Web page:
Select Committee on Defence Minutes of Evidence

Memorandum submitted by the Ministry of Defence responding to the Committee's Questions on various matters relating to European Security and Defence


  The EU has not allocated proportions of the Headline Goal to individual Member States. It was agreed at Helsinki that contributions would be made on a voluntary basis. All EU Member States have publicly pledged to improve their national military capability towards this collective goal but how this is implemented in national programmes is for each government to decide. The range and type of capabilities offered is very extensive, from teeth arm units, through equipment capabilities to a range of logistic support functions, and are not directly comparable in terms of their relative worth to the Headline Goal. The unclassified summaries made available by Member States of their contributions have been placed in the library of the House. To attempt to measure the value of individual commitments by use of a standard indicator is not practical. Any attempt to agree such an indicator, or set of indicators, would be likely to be divisive and to distract attention from concrete efforts to improve capability. For a number of geographical and historical reasons, Member States have differing proportions of their armed forces configured and available for the type of operation envisaged in the Headline Goal, although virtually all have plans in place to increase deployability. Member States also account for defence and wider crisis management expenditure in different ways thus adding to the difficulty of achieving a meaningful comparison.


  ESDP political/military procedures will be exercised for the first time in May 2002. This exercise will test top level co-ordination and the decision-making procedures of the ESDP bodies, including the Political and Security Committee, the EU Military Committee and the EU Military Staff. This will be a valuable exercise for proving the new high level structures and procedures. In 2003 there are plans to hold another exercise at this higher strategic level with EU and NATO bodies, and a workshop to examine the role of deployable Force Headquarters at the operational level. Beyond that the EU envisages further exercises, expanded to include testing of the linkages and procedures between the higher strategic level structures and potential Operational Headquarters for EU-led operations, for example with SHAPE and potential national Headquarters such as the UK Permanent Joint Headquarters at Northwood. However, no detailed exercise planning beyond 2002 has been carried out. There are no plans to devise separate EU field exercises. We do not assess this as necessary as current programmes of national, NATO and bi or multi-lateral exercises are already extensive and are deemed sufficient. In particular exercises already contain a mix of warfighting and peace-keeping themes and so generate the capability to deal with the sort of roles that the EU is likely to undertake.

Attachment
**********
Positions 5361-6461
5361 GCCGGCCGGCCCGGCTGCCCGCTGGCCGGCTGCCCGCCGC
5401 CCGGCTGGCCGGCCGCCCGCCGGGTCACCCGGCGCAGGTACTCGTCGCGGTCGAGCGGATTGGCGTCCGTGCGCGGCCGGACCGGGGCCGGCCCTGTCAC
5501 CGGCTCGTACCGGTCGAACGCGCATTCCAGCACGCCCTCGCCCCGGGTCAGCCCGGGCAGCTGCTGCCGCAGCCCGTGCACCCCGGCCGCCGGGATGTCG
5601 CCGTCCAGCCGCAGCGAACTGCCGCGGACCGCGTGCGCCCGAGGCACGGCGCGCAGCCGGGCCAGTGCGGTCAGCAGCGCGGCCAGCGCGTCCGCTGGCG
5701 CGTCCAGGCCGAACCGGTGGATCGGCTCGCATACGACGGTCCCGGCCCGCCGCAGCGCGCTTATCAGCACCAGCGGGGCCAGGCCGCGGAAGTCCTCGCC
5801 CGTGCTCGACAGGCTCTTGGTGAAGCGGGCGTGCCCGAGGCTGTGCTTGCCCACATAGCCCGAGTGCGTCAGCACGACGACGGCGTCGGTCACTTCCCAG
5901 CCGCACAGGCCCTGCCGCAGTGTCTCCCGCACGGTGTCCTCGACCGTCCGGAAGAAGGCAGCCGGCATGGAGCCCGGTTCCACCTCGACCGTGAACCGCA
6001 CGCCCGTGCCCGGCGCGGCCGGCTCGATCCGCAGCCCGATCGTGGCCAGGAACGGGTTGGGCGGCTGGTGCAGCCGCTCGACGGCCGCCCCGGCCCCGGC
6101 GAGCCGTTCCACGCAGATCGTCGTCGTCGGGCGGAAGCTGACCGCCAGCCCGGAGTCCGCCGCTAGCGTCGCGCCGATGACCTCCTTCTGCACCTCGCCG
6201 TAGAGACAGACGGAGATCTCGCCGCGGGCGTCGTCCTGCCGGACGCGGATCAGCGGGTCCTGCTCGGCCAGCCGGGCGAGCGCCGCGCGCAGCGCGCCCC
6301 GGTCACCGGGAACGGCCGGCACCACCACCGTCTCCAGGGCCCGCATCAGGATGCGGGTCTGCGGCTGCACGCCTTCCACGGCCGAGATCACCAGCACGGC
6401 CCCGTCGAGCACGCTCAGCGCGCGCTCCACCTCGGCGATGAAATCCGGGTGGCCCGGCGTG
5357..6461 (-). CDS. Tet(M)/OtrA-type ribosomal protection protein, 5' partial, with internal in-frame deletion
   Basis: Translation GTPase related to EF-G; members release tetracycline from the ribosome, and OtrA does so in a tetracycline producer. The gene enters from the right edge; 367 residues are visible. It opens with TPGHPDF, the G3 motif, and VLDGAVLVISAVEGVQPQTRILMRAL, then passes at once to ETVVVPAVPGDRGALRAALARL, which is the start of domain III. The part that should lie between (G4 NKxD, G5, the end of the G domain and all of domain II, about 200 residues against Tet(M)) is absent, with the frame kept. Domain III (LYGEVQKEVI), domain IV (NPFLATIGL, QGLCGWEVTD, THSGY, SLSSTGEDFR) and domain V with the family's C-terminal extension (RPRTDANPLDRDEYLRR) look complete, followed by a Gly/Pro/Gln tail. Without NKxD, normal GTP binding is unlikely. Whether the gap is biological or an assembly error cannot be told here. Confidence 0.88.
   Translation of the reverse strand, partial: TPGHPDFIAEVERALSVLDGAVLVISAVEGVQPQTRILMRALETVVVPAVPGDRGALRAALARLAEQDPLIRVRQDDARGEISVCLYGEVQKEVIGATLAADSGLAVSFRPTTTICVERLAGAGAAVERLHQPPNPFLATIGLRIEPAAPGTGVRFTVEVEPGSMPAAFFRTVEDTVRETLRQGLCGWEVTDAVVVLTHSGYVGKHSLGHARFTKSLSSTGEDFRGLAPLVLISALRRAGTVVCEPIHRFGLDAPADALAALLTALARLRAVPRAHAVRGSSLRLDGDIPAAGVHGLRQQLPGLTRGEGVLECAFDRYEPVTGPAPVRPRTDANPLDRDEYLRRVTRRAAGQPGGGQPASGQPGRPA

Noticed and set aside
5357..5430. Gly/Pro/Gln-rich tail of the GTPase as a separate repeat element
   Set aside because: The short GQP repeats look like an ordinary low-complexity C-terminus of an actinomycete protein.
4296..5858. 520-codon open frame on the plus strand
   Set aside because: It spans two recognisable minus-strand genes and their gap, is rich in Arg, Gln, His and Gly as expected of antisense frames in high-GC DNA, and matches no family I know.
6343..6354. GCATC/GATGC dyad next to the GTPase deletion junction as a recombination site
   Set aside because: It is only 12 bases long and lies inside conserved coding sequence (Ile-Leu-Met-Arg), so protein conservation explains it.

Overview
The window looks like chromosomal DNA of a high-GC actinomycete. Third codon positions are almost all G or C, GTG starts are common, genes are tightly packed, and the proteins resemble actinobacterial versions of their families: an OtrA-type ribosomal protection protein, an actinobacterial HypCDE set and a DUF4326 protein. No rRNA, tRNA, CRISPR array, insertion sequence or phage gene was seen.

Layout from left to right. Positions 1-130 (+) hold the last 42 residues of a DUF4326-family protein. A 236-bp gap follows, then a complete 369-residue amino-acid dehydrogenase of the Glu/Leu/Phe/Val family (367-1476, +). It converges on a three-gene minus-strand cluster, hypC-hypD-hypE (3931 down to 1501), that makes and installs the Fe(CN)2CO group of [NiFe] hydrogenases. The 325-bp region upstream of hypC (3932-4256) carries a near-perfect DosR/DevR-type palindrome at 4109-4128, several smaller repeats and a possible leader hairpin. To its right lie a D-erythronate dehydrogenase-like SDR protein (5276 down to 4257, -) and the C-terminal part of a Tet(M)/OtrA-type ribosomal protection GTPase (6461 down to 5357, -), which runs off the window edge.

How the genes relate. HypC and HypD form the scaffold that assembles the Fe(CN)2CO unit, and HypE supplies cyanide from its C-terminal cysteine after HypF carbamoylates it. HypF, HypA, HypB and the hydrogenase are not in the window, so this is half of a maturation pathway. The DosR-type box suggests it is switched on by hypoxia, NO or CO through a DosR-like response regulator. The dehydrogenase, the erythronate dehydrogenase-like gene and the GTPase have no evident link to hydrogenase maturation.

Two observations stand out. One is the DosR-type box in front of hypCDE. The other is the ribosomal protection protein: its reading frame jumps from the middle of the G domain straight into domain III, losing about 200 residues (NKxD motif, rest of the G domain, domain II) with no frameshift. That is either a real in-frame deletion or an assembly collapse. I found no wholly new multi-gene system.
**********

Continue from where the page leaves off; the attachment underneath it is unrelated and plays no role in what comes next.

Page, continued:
The Headline Goal itself is for EU Member States to meet. Nevertheless, the EU has welcomed the contributions of a number of non-EU countries who have pledged a wide range of military capabilities to the process and have signaled a willingness to participate in EU-led operations. These countries are: Bulgaria, Cyprus, Czech Republic, Estonia, Hungary, Iceland, Latvia, Lithuania, Malta, Norway, Poland, Romania, Slovak Republic, Slovenia and Turkey. However, this information has been received in confidence from foreign governments and it is not therefore possible to share these details with the Committee.


  On 18 December, the Secretary of State for Defence signed an inter-Governmental Memorandum of Understanding (MoU) to allow the A400M contract to be placed. The contract itself was signed on the same day by the Organisation for Joint Armaments Co-operation (OCCAR), on behalf of the partner nations, and by the contractor Airbus Military. It provides for the development and manufacture of 196 aircraft in a single launch order. The UK's share is 25 aircraft. OCCAR will manage the programme to standards agreed by the partner nations.

  The A400M MoU and contract will enter into force once final Bundestag approval has been given for the German commitment. The German Government is confident that this will be forthcoming. The commitment of other nations, including the UK, is subject to the German signature becoming effective. If this has not happened by the end of January 2002, these authorisations will lapse, providing a further opportunity to review the position.

  Were nations to withdraw or make any reductions once the MoU and contract have become effective, full reparations would be required to the remaining participants in respect of any increase in costs to them as a result of such changes. In addition, the industrial workshare arrangements would have to be reviewed.

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